Poetry » Judy Kronenfeld »



Pale gibbous rock,
craters and mountains almost
showing, blooming
into the blue wash of early evening,
as I leave the grocery, looking up.
And the black birds
flowing underneath,
scrolling and unscrolling—

“What are you gazing at?,”
someone on her way in asks,
expectation in her voice,
as if a planetary phenomenon
might be occurring.

“Just the Moon,” I say.
Our piece of stone, low
in the wide brush of sky,
claimable, familiar.
Strange. For a moment not
the Moon, silver disc
hammered to an adornment’s
thinness, but simply a moon
in its 3-D rockiness—
as if I were looking out
at a barren body, spun
off a spiraling exo-planet
over some primordial horizon.

Yet, how soon, unhesitating,
evening sinks down,
with slow, accustomed graciousness,
as I drive home. It’s almost dark
as I carry my bread, cheese
and apples tenderly from the car.
The mica-flake moon fixed
above my chimney begins its glittering.

What an unearned sense
of completion as I unlock my door—
as if I’d been out for hours
in the perturbations of the air,
as if I’d help steer the blazing sun
to its hiding place in the sea.


To skim, smooth-keeled,
ribs protecting my heart’s cargo,
muscles sliding like oars or wings,
across oncoming gullies
and billows, with updrafts
and downdrafts, my sense
of self, unanatomized,

my blitheness immaculate
as a child’s skin,

and within, my body’s secrets unheeded
as breathing—

though the bones in their plush of flesh
are like pumice, or sponges,
the skeleton holding up
the body’s tent collapsible
as pick-up sticks,
the sack of blood I am,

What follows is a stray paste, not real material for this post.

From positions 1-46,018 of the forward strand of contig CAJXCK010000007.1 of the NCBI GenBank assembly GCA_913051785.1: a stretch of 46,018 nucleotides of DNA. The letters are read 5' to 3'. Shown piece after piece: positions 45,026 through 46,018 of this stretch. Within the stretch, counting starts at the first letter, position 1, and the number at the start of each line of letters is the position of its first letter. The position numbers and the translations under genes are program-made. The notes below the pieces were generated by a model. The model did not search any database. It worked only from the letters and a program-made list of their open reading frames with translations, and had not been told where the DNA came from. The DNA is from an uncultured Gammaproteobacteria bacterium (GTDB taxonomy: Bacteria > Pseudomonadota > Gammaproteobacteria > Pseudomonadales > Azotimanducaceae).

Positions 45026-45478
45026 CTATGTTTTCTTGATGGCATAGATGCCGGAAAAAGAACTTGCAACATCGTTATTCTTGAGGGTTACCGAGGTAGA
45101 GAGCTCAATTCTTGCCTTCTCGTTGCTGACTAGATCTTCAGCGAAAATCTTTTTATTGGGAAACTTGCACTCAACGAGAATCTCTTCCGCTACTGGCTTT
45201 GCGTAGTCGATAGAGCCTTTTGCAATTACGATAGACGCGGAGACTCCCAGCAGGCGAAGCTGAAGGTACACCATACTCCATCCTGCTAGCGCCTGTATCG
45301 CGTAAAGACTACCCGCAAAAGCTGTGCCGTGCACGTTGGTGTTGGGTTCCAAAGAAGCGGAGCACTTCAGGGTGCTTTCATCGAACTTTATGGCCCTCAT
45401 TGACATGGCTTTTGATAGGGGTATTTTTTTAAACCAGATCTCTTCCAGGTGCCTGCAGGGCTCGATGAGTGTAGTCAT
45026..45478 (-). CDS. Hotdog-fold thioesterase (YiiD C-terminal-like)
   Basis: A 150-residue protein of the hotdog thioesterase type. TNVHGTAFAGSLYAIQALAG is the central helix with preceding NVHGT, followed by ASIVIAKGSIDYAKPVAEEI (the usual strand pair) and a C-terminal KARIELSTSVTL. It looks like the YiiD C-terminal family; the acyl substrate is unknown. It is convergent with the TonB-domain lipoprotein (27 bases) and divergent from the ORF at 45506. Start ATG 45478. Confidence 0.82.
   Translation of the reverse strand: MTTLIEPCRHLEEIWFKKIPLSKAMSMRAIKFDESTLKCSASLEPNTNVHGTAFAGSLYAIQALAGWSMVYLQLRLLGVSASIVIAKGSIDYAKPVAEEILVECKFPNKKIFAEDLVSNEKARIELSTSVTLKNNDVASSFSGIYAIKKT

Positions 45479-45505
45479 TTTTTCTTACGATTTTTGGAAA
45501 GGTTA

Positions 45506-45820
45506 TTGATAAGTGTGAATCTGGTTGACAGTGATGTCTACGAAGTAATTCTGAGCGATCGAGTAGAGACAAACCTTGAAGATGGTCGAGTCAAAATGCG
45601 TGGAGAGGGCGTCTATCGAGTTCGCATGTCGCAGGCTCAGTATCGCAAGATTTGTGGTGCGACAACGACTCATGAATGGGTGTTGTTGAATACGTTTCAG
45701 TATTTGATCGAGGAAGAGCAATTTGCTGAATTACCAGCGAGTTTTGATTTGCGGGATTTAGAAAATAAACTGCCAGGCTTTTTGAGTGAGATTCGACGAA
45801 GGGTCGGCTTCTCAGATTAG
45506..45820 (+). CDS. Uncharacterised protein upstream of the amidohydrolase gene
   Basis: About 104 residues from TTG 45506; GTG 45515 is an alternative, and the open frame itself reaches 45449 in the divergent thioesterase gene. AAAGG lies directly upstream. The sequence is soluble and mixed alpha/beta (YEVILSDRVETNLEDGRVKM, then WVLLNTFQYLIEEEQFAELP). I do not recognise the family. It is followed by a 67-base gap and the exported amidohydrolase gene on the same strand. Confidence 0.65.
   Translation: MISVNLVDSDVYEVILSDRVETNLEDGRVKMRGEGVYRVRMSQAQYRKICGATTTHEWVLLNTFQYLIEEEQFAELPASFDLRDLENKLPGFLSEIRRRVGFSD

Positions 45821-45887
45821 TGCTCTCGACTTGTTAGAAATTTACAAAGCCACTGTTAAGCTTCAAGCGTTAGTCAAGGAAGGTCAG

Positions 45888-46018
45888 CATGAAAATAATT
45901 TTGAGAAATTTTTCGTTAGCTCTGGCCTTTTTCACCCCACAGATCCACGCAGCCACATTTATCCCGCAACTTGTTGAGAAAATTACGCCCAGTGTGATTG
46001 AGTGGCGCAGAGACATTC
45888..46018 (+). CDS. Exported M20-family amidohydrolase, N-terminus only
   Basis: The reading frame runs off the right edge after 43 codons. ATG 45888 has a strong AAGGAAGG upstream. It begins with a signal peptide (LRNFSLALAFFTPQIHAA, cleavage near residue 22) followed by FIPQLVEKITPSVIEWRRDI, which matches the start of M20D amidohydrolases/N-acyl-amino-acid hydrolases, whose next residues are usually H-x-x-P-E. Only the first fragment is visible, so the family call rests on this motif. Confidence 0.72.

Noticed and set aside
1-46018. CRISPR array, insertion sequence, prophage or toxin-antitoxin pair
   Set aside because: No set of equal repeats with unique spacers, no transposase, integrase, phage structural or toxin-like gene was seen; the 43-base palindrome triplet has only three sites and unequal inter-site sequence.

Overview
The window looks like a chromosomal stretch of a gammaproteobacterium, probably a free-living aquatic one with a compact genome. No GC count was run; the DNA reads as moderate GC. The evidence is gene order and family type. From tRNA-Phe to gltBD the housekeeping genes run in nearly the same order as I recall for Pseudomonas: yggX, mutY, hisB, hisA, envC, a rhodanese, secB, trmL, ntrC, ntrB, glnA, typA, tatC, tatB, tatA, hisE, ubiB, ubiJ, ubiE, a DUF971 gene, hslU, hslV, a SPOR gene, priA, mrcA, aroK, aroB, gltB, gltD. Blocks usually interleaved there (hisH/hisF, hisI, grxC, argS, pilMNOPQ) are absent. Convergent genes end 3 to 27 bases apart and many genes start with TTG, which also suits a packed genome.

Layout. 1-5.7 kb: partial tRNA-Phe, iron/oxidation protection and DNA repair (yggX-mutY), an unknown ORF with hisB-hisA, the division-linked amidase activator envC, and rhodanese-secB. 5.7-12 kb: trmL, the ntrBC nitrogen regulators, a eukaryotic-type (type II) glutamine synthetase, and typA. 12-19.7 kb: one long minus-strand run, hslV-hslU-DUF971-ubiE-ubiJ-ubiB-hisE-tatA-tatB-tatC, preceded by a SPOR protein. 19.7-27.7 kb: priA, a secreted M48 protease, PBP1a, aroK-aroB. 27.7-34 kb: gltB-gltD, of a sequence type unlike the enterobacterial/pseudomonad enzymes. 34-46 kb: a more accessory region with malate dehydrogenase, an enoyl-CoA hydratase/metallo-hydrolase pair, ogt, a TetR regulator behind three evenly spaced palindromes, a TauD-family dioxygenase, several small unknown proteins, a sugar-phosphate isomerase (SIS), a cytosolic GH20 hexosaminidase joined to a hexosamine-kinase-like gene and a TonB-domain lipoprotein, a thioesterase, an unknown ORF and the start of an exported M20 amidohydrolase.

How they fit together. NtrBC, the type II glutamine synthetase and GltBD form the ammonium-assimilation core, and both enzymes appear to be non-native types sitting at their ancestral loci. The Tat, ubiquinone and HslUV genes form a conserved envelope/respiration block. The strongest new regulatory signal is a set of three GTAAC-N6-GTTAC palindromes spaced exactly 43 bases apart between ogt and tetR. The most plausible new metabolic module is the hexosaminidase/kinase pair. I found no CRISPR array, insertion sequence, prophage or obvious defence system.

quivers like a cut of liver,

though blood seeks everyday
to state its case—
even the glancingest of touches
bringing its assertions
to the surface—
though the inside will out,
the viny tendons in the hands,
the sharper skull in the face—

Right now, in the azure air,
to hang-glide
from myself.

Chronic This and That

Body that drags at me
like an enormous ridiculous
parade balloon that won’t
wide-eyed, useless—needing
all these handlers
to wrangle it, bouncing
and wobbling, stubbing
its stumpy toes, careening
into barriers, blocking out
huge swaths
of the horizon:

cut your strings,
lighten, rise, so I may
be (oh bodily comfort)
of body—not a boulder damming
the flowing stream,
not a burr catching up
the mind, not a seed
in the teeth.


I know I’m going to look down
at my thumb tomorrow morning
and see a wen sprung up
like a mushroom overnight, the first step
of a goose-stepping cancer—
Or at least that’s how I’m thinking
driving home from visiting my coeval friend
whose body’s a glumping puddle, a slumping
pudding, who, as we leave
for the restaurant, squashes
an ancient discolored cap over her white-stubbled head—
(she cannot care, that scares me so) around which
the black crows circle, cawing,
and who’s so goddamned un-self-pitying.

I pity, I admire, growing fiercer
for music music music—not
to be stuck in the musty corner
at the living dance, drooping
wall-weed in ill-fitting frumpy skin.
I want to throw shots back
into my open mouth—let my delicate
stomach rebel—and throw up
all the virtues—acceptance,
patience, dignity in decline.

I’m not going to stock pretty leak-control panties,
or plan ahead for babbling on the heath,
though I can see my own crows
coming to roost—the crow of bone
crumble, the crow of dental
devastation, the crow of deranged feet.
But the black ox has not yet trod
definitively on my toe and so—my luxury—
I hate the crows that get
in my face, and try
to fend them off: this one,
feathers mangy with parasites,
who waddles near my right eye,
wearing a groove; this one, twig-tool
held in his beak, who works his signature
trefoil by my left.
I shimmer my eyelids, wave
my hands, though their cousins
flock to my lips, as if digging the furrows
above and below will yield seeds,
though they land on my fingers,
my arms, though I’m on the train
to nightmare, I’m on the train
to scare, I don my flowy clothes
and shining like shook foil
dance in my glitter and glow.